Memento Mori – It’ll make you more grateful.
Death doesn’t make life pointless, but rather purposeful. And, fortunately, we don’t have to nearly die to tap into this energy. – Ryan Holiday
Death-awareness is a gift.
It’s not to focus on our mortality, but to focus on our life.
We are going to die somewhen in the future. Tomorrow, in six months, in 10 years, or in a hundred years. We don’t know. And it doesn’t matter. What matters is how we’re living right now. That’s the whole point. Death-awareness makes us live more.
We have the chance to live right now. We can do what we’re meant to do and be who we’re meant to be.
Life is now.
Life is not somewhere in the future where everything will be better. Life is right here and now. Because tomorrow we’ll be dead.
Memento Mori, my friend.
Great post !! Congratulations!! Will try to stick to it everyday, every moment. Thank you.
This post is amazing. I’m 75 and it opened my eyes to many things, including possibilities, time limitations and what I still want to accomplish.
Fortunately, I don’t get worked up much anymore. For a long time now, after trying to see every eventuality before some monumental event, I’ve concluded that life isn’t about what happens to you, but how you deal with it. Righteous indignation and fury are a waste of needed energy and mental clarity. Foreseeing the worst case scenario doesn’t leave me vulnerable to the Fickle Finger of Fate. I have a plan to deal with the worst shit, instead of being blindsided by it and catapulted into the shit.
Thank you for your insights and wisdom.
I’m glad you could get something out of this, even at 75 🙂
Yeah, couldn’t agree more – Life’s about how you deal with whatever happens. And foreseeing the worst is definitely helpful in many ways.
Thanks for sharing this!
After two very close family deaths within the last month, one of them which I witnessed, I’ve been left contemplating everything, the idea of life being pointless being one of them. This is a particularly brutal concept when you are a parent. I have to thank you so much having found this article as this has focused me and I sincerely hope to regain the positivity I thought I had lost. I have a copy of Holiday’s “The Daily Stoic” waiting to be read and am now away to do just that. Again, thank you.
I am sorry for your loss.
And I’m glad this article gave back hope to regain positivity.
I’m positive you’ll find help in Ryan Holiday’s book. I think many of its quotes are very helpful.
Here’s quickly what the Stoics say to grief:
Some grief is required. Proper grief according to Seneca is when our reason “will maintain a mean which will copy neither indifference nor madness, and will keep us in the state that is the mark of an affectionate, and not an unbalanced, mind.”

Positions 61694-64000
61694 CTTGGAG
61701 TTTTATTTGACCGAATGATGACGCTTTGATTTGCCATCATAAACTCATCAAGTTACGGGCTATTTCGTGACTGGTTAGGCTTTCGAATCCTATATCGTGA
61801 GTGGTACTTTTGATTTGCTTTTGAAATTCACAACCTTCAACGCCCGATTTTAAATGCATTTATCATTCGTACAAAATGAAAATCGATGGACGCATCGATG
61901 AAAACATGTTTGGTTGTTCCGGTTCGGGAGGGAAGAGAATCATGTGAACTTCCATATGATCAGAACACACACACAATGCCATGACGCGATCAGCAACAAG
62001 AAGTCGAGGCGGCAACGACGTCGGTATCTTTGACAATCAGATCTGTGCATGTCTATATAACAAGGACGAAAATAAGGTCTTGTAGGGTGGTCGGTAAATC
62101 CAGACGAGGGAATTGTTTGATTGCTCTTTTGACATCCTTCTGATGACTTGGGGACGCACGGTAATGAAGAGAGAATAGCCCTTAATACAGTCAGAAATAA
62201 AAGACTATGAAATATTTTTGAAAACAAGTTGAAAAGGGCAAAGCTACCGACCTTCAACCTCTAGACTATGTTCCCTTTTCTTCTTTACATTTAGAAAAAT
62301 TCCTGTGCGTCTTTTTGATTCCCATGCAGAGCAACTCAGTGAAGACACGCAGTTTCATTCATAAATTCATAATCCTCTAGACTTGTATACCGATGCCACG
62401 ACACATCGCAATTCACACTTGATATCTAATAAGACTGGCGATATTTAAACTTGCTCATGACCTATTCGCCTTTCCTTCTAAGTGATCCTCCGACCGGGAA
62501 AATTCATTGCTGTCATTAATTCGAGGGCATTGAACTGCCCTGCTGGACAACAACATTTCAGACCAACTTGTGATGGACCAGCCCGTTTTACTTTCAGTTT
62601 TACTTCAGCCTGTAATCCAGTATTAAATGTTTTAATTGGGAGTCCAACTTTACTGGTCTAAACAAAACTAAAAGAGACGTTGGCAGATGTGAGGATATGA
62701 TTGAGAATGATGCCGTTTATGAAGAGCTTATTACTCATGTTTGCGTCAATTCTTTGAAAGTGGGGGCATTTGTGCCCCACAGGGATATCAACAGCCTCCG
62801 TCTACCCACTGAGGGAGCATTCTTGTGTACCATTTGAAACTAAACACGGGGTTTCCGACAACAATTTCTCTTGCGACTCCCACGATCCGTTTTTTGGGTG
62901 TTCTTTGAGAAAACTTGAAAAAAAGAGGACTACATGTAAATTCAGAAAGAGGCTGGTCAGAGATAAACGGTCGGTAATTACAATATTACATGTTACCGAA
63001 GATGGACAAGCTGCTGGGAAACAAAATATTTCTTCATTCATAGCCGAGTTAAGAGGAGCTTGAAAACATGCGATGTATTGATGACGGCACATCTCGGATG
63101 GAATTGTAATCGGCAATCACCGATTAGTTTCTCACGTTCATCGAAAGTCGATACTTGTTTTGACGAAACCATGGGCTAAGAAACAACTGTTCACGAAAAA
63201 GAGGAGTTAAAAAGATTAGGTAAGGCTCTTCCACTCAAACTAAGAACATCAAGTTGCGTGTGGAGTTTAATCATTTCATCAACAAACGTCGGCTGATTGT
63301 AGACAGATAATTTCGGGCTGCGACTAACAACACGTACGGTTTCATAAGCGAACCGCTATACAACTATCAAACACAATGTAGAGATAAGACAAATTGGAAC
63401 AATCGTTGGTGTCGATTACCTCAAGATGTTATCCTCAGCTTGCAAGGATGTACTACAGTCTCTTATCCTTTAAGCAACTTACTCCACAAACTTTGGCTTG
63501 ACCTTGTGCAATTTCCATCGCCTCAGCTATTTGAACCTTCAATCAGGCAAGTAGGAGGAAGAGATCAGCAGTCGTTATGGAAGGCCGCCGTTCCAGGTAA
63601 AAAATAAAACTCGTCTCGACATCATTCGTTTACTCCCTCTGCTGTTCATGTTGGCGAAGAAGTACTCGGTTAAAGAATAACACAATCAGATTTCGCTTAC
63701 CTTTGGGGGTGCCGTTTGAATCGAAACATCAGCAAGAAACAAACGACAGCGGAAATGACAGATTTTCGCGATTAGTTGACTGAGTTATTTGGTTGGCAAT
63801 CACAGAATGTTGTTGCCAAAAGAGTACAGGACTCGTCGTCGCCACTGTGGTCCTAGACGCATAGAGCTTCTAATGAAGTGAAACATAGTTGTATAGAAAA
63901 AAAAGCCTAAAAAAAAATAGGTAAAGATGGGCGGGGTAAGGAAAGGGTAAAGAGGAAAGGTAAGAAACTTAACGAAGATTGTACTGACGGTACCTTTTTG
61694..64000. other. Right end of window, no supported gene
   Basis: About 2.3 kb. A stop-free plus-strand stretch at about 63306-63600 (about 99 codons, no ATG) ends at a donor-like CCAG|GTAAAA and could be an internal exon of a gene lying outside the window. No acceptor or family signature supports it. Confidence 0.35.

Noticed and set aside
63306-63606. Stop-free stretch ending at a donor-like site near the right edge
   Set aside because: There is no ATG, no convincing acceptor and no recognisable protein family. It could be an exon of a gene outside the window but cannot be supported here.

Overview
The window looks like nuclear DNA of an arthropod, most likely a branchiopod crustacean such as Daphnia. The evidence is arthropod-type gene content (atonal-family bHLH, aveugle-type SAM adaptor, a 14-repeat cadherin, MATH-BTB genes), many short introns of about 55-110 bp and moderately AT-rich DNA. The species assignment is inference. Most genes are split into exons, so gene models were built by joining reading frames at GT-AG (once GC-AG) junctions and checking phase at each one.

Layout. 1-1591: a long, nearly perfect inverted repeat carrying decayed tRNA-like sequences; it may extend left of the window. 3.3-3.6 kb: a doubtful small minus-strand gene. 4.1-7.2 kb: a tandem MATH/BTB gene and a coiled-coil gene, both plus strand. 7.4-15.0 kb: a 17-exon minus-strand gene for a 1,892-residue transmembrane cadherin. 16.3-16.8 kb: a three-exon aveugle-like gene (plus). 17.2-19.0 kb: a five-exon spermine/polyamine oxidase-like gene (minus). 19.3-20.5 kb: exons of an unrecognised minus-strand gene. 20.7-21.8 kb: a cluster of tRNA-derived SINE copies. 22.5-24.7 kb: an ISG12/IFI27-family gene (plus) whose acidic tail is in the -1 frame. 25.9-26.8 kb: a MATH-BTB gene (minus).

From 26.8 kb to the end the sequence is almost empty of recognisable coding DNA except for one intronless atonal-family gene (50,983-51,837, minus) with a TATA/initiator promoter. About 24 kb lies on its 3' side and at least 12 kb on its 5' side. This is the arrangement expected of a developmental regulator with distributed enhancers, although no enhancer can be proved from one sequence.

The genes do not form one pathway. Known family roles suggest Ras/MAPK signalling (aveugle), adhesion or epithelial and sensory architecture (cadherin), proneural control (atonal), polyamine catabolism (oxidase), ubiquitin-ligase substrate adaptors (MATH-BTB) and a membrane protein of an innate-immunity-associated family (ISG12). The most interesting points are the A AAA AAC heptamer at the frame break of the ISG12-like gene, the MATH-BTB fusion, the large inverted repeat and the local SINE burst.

We should let the tears flow, but let them also cease. Because at some point the cost of grief will outweigh what caused it in the first place.
Ryan talks about grief in his book 11 June and 8 December.
All the best!
Came across your wonderful article while doing research for an art project idea for Burning Man 2019:
“Mementomorium—A Celebration Of Being Mortal” that last week was selected by Burning Man Honoraria Committee to submit a full application for 2019 Art Grant!
And congrats on your project – sounds wonderful!
Wonderful post! “Memento Mori” is one of the warmest and sincerest wishes one can express. Full of beauty and well explained here. Words cannot express how much loved this post.
Thanks so much 🙂
I lost my father-in-law shortly after I came across your article. I was very impressed with the daily clothes she left behind and the calls on her cell phone being missed. He left everything and left. Life is so cruel that it is more painful to live with the illusion that it will never die.
Sorry to hear about the death of your father-in-law.
I wish you much strength and love.
Hi Jonas! I read your Memento Mori post at the beginning of Oct 2019. I took an inventory list of how I was spending my time, how I actually wanted to be spending my time, and what my bucket list life goals were. It was an eye opener for me. I realized I had lost sight of the real reasons I had set out on my path and I needed to make time to explode my piano. I exploded the piano on Halloween of 2019. It was top of my bucket list. I exploded the piano before I wrote the song to accompany said explosion. When the words came out it was about the concept of Momento Mori. I actually named the song precisely that. The entire process was inspired by your article. I just referred a friend to your article this evening and thought I should reach out and say thank you. You’re writing is incredibly inspiring and makes ripples in time. May you explode all your pianos. All the best! -Ami-
Hi Ami – thank you so much for sharing this story with us.
I’m curious to hear that song you wrote 🙂
And thank you for your generous support.
May we all do what we believe to be most important in our lives.
All the best 🙂